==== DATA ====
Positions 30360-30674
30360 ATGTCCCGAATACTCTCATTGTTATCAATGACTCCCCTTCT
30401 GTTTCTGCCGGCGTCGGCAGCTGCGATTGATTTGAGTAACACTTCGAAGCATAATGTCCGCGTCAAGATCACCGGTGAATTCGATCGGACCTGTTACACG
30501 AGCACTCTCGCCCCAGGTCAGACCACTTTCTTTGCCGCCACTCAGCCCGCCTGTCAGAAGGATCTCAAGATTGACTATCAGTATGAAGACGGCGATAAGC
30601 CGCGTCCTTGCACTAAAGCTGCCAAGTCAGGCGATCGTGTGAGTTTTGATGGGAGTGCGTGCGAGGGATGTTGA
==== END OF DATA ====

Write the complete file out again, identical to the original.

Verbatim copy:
Positions 30360-30674
30360 ATGTCCCGAATACTCTCATTGTTATCAATGACTCCCCTTCT
30401 GTTTCTGCCGGCGTCGGCAGCTGCGATTGATTTGAGTAACACTTCGAAGCATAATGTCCGCGTCAAGATCACCGGTGAATTCGATCGGACCTGTTACACG
30501 AGCACTCTCGCCCCAGGTCAGACCACTTTCTTTGCCGCCACTCAGCCCGCCTGTCAGAAGGATCTCAAGATTGACTATCAGTATGAAGACGGCGATAAGC
30601 CGCGTCCTTGCACTAAAGCTGCCAAGTCAGGCGATCGTGTGAGTTTTGATGGGAGTGCGTGCGAGGGATGTTGA